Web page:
Will Negative Rates Help the UK Recover from Covid-19 Slump?

Kunal Sawhney, CEO, Kalkine Group. considers the impact negative interest rates could have on investment in the UK

With the pandemic-led slowdown in commercial activities, there has been a perpetual murmur with regard to a negative interest rate regime in the United Kingdom. The Bank of England has been under continuous deliberations over the benefits and expected advantages of negative interest rates for the commercial banks and for the UK economy as a whole.

The enterprises that are facing a drought of business due to repeated lockdowns and extended set of restrictions in the UK are poised to benefit from the negative interest rate framework. Alongside the businesses, there can be a steep reduction in the cost of capital. The availability of capital at a cheaper rate in such a testing time can potentially accelerate the nearly freezed consumption of credit facilities.

In for negative rates:

Silvana Tenreyro, an external member of the BoE’s Monetary Policy Committee (MPC), has recently reiterated the idea of negative interest rates. Tenreyro said the financial market channels have worked effectively under negative rates in other countries leading to higher consumption and investment.

Increased lending has been observed through the banking channels in the countries with a negative interest rate. There is no clear evidence that claims that a negative interest rate system has led to a decline in the overall profit of the banks.

However, a number of factors develop within the banking system that can be hazardous for them, including the increased risk in case of a default by the borrower, the cost of banks’ other funding sources etc.

Conclusive evidence:

There can be several unaccounted aftereffects of a negative interest rate structure for the UK as there is a possibility of variation from expected skewness. With Sweden, Switzerland, Japan and Denmark following the negative interest rate, Tenreyro said that there would not be any material impact on the financial market channels, and negative rates can provide “significant stimulus”.

She observed that no one can have complete certainty about the implementation of negative interest rates, however, it is evident that slashing the bank rate to 0.1 per cent has assisted in loosening the lending conditions and further cuts would continue to provide stimulus.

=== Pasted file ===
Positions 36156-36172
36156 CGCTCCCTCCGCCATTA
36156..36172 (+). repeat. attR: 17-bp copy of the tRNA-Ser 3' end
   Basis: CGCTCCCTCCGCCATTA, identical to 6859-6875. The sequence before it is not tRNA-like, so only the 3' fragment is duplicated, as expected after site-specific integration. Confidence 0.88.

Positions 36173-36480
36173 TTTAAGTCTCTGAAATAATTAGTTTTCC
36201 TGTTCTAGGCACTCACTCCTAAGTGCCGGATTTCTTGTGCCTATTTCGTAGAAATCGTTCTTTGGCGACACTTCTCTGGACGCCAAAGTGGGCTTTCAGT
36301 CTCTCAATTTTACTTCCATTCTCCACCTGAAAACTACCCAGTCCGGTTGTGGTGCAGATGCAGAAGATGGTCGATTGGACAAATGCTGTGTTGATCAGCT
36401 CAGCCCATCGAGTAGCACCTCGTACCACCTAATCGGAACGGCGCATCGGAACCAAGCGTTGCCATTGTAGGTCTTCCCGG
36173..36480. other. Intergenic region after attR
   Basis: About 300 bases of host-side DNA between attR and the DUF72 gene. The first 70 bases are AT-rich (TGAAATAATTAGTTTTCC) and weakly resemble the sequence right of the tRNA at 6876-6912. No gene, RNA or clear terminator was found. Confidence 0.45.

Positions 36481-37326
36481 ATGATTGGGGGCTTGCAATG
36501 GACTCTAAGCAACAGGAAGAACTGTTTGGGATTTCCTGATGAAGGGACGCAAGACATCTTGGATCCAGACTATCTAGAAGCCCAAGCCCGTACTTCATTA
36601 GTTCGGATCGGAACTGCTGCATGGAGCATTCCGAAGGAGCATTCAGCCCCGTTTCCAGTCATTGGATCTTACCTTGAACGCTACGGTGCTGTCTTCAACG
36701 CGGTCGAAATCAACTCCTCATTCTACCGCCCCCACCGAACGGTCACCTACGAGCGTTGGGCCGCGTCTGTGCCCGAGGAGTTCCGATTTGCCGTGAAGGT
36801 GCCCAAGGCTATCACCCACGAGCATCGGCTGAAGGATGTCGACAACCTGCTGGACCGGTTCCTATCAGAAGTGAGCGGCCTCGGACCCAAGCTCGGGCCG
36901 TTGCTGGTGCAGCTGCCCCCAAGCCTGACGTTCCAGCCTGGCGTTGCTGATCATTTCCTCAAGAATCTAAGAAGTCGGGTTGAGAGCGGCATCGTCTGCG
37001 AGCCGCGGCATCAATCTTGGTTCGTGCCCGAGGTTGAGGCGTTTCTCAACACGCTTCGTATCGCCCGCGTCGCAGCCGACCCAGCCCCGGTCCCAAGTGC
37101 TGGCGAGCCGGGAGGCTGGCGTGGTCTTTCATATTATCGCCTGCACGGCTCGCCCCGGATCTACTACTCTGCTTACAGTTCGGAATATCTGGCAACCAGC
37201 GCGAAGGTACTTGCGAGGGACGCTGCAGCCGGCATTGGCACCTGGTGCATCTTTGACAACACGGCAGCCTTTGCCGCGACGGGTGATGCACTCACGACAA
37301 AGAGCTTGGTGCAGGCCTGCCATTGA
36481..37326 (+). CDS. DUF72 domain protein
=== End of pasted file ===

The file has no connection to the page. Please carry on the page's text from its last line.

Factors affecting growth:

There can be a number of persisting factors that can seize the recovery rate even with negative interest rates in place. Like for instance, the unconditionally high rate of daily hospital admissions following the sharp spike in the cases is still horrendous for the health authorities, government and local dwellers.

The situation can be more dreadful as the Health Secretary, and the Chief Medical Officer have separately shown concerns about the daily rise in Covid-19 cases largely due to the newly mutated strain of the virus, which is even more contagious.

Supposedly, if the Bank of England goes ahead to cut the bank rates to negative from the present low rate of 0.1 per cent and the government still goes ahead with stiffer restrictions, the dynamics could worsen further.

As the basic idea of incorporating negative interest rate drives on increasing the consumption and credit offtake. The negative interest rates structure would provide no comprehensive aid in the recovery if the nation is ordered to adhere to the stay-at-home advisory for a couple of months from here.

Barring a few financial entities that are likely to gain from the exchange rate variations and the forthcoming payables and receivables cycle, no other business set-up would realise a profit from this situation. Banks and financial corporations have themselves unrolled their provisions for a number of upcoming quarters and are likely to be in a rigid position till the onset of FY 2022-23.

Therefore, another breather in the business cycle for the enterprises that are still recovering from the Covid-19-laden disruption could hamper the prospects of recovery. Experts feel the banks are likely to remain in a subdued position as the multiple processes that were disorganised due to sudden shutdowns will weigh on the financials.

There could be multiple ways in which the banks might respond to further cuts in policy rates including not passing the full benefits of the cuts to lending rates, modifying the financial instruments in a manner that would leave the transmission mechanism unaffected.

About Lisa Baker, Editor 765 Articles
Lisa Baker is the Editor of Always Finance, and writes about Business, Finance Technology and Healthcare. Lisa is also the owner of Need to See IT Publishing.